ISLAMABAD: While questioning the venue and timing of the PTI’s long march, Pakistan Peoples Party Chairman and Foreign Minister Bilawal Bhutto-Zardari on Saturday said it was former premier Imran Khan’s “last-ditch effort” to push the institution of army away from its constitutional role towards an unconstitutional role and appealed to the PTI chief to delay his protest till the completion of the process of army chief’s appointment.
Also, the PPP chairman, in response to a question regarding the possibility of President Arif Alvi, who belongs to the PTI, creating hurdles in the army chief’s appointment process, told a presser that this was the last chance for Mr Alvi to let everything take place according to the law and Constitution after his failed attempt to dissolve the assembly. “If he [the president] tries to create an issue, he would have to face the consequences,” he declared.
“This is my appeal to Khan Sahib to behave sensibly and delay the protest for a couple of weeks so that the constitutional and legal process of the appointment of the army chief can be completed and so that I cannot make an allegation that you [Imran] are doing all this to make the appointment controversial,” the PPP chairman declared while speaking at the hurriedly-called news conference at Zardari House.
“Why has Mr Khan chosen the very week [for the protest] when the appointment file must move to the appropriate ministry for the nomination of the new chief of the army staff?” asked Chairman Bhutto-Zardari in an apparent reference to the Nov 28 retirement date of Chief of Army Staff (COAS) General Qamar Javed Bajwa. He said everyone in the country knew as to why Mr Khan had selected Rawalpindi for the protest and on the same dates when the summary for the nomination of the new army chief would be moving.
If such a precedent is set, every party will protest in Rawalpindi every three years, says PPP chairman
The PPP chairman said that if Mr Khan was allowed to set this precedent, then every party would be staging a sit-in in Rawalpindi after every three years. He was referring to the three-year term of the army chief and the headquarters of Pakistan Army in Rawalpindi. It would be “dangerous for the country and the nation” if politicians started raising slogans for their favourite generals in the army, he pointed out.
“Now, we are sending a message to Imran Khan and ‘his backers’. Stop playing this game. Neither Pakistan nor its people can afford this. The precedent you are setting now is very dangerous for Pakistan’s future,” he went on to add.
Mr Bhutto-Zardari alleged that since the ouster of his government, Mr Khan had been making efforts “to sabotage the transition [process] in an institution from controversial to constitutional role”, believing that if it happened then he would not be able to play his role in the country’s politics. He alleged that Mr Khan had been making efforts to either force the government to hold immediate elections or to put the country under martial law, since the ouster of his government through a successful no-confidence resolution in April.
The PPP chairman recalled that in one of his speeches on the floor of the National Assembly at the time of the no-confidence resolution against Mr Khan, he had disclosed that the PTI government had threatened them either to accept early elections or be ready to face martial law. Since then, he said, Mr Khan had made two attempts to fulfill that agenda. According to him, Mr Khan had made the first such attempt when he attempted to create a constitutional crisis in Pakistan through dissolution of the assembly and then by “attacking” Islamabad during a similar long march in May and when the present government was talking to the International Monetary Fund (IMF) for the revival of its programme.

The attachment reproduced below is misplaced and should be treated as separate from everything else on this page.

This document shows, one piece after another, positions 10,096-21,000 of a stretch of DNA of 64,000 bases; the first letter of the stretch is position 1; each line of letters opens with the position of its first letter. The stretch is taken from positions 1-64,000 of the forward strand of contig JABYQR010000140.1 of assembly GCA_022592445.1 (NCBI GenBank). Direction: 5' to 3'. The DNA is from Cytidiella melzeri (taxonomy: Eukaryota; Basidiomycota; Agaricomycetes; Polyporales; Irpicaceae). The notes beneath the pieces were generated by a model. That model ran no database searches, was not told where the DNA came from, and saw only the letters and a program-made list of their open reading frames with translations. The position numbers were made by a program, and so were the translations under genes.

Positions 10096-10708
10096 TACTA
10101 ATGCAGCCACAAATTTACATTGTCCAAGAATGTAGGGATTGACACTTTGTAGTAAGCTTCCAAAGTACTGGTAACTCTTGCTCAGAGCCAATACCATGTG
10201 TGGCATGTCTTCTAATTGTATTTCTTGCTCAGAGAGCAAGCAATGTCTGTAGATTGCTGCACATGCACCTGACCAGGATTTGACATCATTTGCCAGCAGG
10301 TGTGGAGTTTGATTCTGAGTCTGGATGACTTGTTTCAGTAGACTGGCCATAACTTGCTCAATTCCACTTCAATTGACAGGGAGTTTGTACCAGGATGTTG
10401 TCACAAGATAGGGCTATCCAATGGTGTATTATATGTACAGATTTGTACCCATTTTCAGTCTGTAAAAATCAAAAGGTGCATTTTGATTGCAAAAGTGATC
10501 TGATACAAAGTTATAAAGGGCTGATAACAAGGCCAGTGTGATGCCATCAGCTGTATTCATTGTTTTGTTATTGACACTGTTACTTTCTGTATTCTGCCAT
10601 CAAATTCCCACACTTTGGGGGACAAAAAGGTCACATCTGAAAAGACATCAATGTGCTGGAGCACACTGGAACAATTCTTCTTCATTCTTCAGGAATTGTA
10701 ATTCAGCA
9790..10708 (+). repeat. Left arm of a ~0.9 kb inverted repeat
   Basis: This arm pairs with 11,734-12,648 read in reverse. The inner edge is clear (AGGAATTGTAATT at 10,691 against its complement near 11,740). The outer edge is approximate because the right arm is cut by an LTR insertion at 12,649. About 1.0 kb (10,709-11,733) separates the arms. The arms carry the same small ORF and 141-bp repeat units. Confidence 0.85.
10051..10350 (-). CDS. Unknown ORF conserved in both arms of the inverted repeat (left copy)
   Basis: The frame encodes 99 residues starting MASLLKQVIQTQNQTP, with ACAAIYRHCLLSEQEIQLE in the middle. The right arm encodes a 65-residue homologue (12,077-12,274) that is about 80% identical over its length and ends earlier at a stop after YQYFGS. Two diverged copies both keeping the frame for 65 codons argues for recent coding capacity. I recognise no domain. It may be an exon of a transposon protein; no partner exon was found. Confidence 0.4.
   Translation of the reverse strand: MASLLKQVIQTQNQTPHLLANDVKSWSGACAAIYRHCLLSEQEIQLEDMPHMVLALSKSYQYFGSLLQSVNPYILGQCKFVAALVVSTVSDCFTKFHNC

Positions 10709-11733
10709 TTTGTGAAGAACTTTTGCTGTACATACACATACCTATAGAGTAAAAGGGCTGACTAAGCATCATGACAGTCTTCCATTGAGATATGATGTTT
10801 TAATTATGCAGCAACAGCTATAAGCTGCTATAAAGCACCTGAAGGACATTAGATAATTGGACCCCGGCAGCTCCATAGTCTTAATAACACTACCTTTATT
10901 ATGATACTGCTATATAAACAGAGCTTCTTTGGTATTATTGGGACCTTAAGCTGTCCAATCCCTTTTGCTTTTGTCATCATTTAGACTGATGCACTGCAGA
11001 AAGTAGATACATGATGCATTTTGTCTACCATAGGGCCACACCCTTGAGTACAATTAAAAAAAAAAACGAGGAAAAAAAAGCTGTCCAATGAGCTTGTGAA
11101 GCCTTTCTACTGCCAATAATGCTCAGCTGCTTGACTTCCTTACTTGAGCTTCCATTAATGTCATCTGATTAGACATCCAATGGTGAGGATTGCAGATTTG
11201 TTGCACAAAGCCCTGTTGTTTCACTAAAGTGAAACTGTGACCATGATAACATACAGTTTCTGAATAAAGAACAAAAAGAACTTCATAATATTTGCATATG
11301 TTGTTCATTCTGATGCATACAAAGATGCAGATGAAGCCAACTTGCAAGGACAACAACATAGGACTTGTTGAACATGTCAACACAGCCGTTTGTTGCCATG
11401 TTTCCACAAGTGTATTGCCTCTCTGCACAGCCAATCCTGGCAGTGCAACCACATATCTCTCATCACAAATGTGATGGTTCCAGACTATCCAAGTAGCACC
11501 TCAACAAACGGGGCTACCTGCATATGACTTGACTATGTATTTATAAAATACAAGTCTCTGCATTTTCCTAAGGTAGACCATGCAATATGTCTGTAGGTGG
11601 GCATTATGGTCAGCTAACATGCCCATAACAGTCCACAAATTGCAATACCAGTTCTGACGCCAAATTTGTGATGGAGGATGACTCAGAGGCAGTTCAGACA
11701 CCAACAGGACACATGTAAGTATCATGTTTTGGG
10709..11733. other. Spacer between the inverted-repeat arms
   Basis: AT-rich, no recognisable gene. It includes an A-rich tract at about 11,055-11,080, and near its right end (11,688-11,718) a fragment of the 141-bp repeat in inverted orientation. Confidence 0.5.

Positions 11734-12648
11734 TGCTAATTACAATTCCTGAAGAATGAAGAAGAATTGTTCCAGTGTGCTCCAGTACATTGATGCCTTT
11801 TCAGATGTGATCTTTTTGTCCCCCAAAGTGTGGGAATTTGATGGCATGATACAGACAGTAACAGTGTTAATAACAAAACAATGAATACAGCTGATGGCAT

The PTI chief at that time tried to convince the institution that their “democratic experiment, the transition from a controversial to constitutional role, was a failure” and that either martial law or fresh elections were the only option for them. After failure of these two attempts, he said, Mr Khan was now making a last-ditch effort in this regard, he added.
The PPP chairman praised Gen Bajwa for refusing the offer of the then PM Khan to get a life-time extension. Stating that the PTI’s present “so-called long march” had no “democratic goal”, the young foreign minister alleged that Mr Khan had always done politics with the backing of the “undemocratic forces”. The country had already suffered due to “imposition” of Imran Khan on the nation after the 2018 general elections, he said. However, he said, it was heartening to see the army deciding not to play its controversial role and stay within the constitutional limits and every Pakistani welcomed it. “However, there are few characters, politicians, groups and lobbyists whose politics will be over if this decision [of the army] is practically implemented,” he said, adding that the political future of Mr Khan and some other politicians was linked to the “controversial role” of the institution.
He said the army chief’s appointment was the prerogative of the prime minister and the PPP along with the entire nation would accept the appointment made by him in a constitutional way.
Responding to a question about the possibility of President Alvi creating hurdles in the army chief’s appointment process, Mr Bhutto-Zardari said this was last chance for the president to let everything take place according to the law and constitution, declaring that “if he [the president] tries to create an issue, he would have to face the consequences”.
Asked about the possibility of imposition of a governor rule in Punjab, the PPP chairman said that he would like to advise Mr Khan “to not compel us to make a decision that we do not want to take”.
Published in Dawn, November 20th, 2022